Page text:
Tallow

Prior to this interim rule, the regulations in § 95.4 prohibited the importation of fat from ruminants that have been in any region listed in § 94.18(a). We are clarifying in this interim rule that tallow—which, according to standard dictionary definition, is rendered fat—is included among the materials to which the prohibitions of § 95.4 apply. However, we are excluding tallow derivatives from this prohibition, because such Start Printed Page 42597products are so highly processed that it is highly unlikely they contain any protein. Further, we are not prohibiting all tallow, but only that tallow that is in a form that can be incorporated into feed, such as, but not limited to, bulk tallow. Generally, tallow is used for many industrial purposes, such as in soaps, candles, and lubricants for industrial equipment. These products would pose no risk of infecting animals in the United States with the BSE agent, and tallow in such forms will not be prohibited importation into the United States. However, we consider it necessary to prohibit the tallow if it could be used in feed of any type, because of the risk that tallow used in feed for animals other than ruminants might be diverted for use as ruminant feed.

Fat Tissue and Glands

The prohibitions in this interim rule regarding the importation of glands and unprocessed fat tissue apply only if such materials are derived from ruminants; they do not apply to glands and unprocessed fat tissue derived from any other animal species. We do not consider it necessary to prohibit the importation of glands and unprocessed fat tissue from animal species other than ruminants because those articles are, by standard collection methods, not combined with any other materials. However, the prohibitions in this rule do apply to fat from any animal species if the fat has been processed in any way, because processed fat from various species may be commingled with or cross-contaminated by processed fat from ruminants.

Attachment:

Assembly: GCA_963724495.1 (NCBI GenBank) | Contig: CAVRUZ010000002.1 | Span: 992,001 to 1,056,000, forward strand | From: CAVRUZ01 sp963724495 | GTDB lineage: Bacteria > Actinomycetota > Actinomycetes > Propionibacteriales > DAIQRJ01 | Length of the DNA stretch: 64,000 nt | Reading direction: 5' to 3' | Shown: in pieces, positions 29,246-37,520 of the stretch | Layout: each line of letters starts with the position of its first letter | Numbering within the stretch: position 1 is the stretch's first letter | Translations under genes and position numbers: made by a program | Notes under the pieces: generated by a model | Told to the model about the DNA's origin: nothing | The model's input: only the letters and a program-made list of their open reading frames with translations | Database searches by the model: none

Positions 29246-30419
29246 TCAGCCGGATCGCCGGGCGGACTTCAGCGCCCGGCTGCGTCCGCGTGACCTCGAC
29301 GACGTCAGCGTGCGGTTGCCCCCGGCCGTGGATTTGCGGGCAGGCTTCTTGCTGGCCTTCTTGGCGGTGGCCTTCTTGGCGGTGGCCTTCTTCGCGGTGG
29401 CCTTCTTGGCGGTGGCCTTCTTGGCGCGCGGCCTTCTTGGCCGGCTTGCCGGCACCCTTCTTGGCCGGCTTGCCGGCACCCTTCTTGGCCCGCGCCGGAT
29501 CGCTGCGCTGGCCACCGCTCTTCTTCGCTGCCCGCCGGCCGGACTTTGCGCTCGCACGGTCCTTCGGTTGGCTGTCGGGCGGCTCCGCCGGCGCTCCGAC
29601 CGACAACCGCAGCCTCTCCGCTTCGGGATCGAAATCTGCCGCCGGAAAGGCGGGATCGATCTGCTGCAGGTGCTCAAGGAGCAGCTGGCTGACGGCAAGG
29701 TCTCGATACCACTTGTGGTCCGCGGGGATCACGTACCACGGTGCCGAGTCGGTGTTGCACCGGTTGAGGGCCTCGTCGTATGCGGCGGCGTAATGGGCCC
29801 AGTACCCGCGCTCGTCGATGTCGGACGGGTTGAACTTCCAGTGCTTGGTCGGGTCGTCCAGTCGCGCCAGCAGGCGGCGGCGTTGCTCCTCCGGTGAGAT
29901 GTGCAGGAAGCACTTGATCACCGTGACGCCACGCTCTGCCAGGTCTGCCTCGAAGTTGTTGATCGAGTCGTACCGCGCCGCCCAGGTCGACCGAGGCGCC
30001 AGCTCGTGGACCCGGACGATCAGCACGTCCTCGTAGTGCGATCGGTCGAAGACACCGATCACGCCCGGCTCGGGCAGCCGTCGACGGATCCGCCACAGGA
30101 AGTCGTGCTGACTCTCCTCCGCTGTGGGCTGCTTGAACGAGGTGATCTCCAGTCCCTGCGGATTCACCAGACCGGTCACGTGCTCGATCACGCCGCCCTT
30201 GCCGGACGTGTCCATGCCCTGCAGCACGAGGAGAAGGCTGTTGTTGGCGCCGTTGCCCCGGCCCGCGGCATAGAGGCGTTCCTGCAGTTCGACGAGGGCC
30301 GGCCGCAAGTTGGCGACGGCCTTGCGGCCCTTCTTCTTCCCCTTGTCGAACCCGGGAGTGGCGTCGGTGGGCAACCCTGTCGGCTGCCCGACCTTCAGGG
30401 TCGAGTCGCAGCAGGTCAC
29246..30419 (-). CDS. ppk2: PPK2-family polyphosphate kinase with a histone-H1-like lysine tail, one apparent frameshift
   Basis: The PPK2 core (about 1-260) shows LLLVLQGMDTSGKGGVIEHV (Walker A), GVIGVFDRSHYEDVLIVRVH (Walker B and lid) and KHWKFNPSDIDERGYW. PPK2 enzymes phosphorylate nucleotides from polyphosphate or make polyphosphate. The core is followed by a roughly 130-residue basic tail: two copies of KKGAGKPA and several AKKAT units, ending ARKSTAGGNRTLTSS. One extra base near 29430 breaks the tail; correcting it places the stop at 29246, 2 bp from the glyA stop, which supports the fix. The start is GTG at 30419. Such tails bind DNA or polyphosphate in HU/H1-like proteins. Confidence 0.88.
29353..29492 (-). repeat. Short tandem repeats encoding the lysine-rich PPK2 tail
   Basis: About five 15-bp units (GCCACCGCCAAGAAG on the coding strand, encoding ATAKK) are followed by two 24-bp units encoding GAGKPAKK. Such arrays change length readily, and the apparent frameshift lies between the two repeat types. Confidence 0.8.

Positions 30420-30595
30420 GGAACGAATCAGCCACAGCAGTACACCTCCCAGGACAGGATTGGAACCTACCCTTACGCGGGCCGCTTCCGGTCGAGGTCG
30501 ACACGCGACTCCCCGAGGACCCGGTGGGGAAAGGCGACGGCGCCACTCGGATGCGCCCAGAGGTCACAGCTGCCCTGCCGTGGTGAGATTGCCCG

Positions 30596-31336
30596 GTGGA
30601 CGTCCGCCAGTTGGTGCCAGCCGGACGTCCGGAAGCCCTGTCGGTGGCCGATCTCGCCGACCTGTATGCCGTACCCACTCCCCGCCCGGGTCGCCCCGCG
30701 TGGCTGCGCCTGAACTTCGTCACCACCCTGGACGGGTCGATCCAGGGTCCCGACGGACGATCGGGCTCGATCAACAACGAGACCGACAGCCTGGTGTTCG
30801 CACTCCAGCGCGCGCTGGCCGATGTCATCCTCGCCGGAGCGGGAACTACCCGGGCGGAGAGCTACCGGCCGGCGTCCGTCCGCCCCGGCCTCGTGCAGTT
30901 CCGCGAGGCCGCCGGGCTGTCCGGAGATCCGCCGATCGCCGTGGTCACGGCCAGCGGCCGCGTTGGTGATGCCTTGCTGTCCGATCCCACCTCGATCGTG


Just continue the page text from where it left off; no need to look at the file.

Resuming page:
Exceptions for Materials From Certain Facilities

With certain exceptions discussed in this supplementary information, we are applying the prohibitions contained in § 95.4 to materials derived from all animal species because of the risk the materials could become cross-contaminated by materials derived from ruminants. However, in certain situations, we consider there to be a negligible risk that materials that would otherwise be prohibited importation by this interim rule will be cross-contaminated by materials derived from ruminants. In those situations, we do not consider it necessary to prohibit the importation of such materials.

Specifically, the importation prohibition will not apply to materials if, prior to importation, the following conditions have been met:

1. The materials are derived from a nonruminant species, or from a ruminant species if the ruminants have never been in any region listed in § 94.18(a) of the regulations.

2. All steps of processing and storing the material are carried out in a foreign facility that has not been used for the processing and storage of materials derived from ruminants that have been in any region listed in § 94.18(a) of the regulations.

3. The facility has demonstrated to APHIS that the materials intended for exportation to the United States were transported to and from the facility in a manner that would prevent cross-contamination by or commingling with prohibited materials.

4. If the facility processes or handles any materials derived from mammals, the facility has entered into a cooperative service agreement executed by the operator of the facility and APHIS. Under that cooperative service agreement, the facility is current in paying all costs for a veterinarian of APHIS to inspect the facility (we anticipate that such inspections will occur approximately once per year), including travel, salary, subsistence, administrative overhead, and other incidental expenses (including excess baggage provisions of up to 150 pounds). Additionally, the facility has on deposit with APHIS an unobligated amount equal to the cost for APHIS personnel to conduct one inspection. As funds from that amount are obligated, a bill for costs incurred based on official accounting records will be issued to restore the deposit to the original level, revised as necessary to allow for inflation or other changes in estimated costs. To be current, bills must be paid within 14 days of receipt.

5. The foreign facility allows periodic APHIS inspection of its facilities, records, and operations.

6. Each shipment to the United States is accompanied by an original certificate signed by a full-time, salaried veterinarian of the government agency responsible for animal health in the region of export certifying that conditions 1, 2, and 3, above, have been met.

7. The person importing the shipment has applied for and obtained from APHIS a United States Veterinary Permit for Importation and Transportation of Controlled Materials and Organisms and Vectors by filing a permit application on VS form 16-3. (VS Form 16-3 may be obtained from APHIS, Veterinary Services, National Center for Import-Export, 4700 River Road Unit 38, Riverdale, MD 20737-1231, or electronically at http:// www.aphis.usda.gov/​ncie.)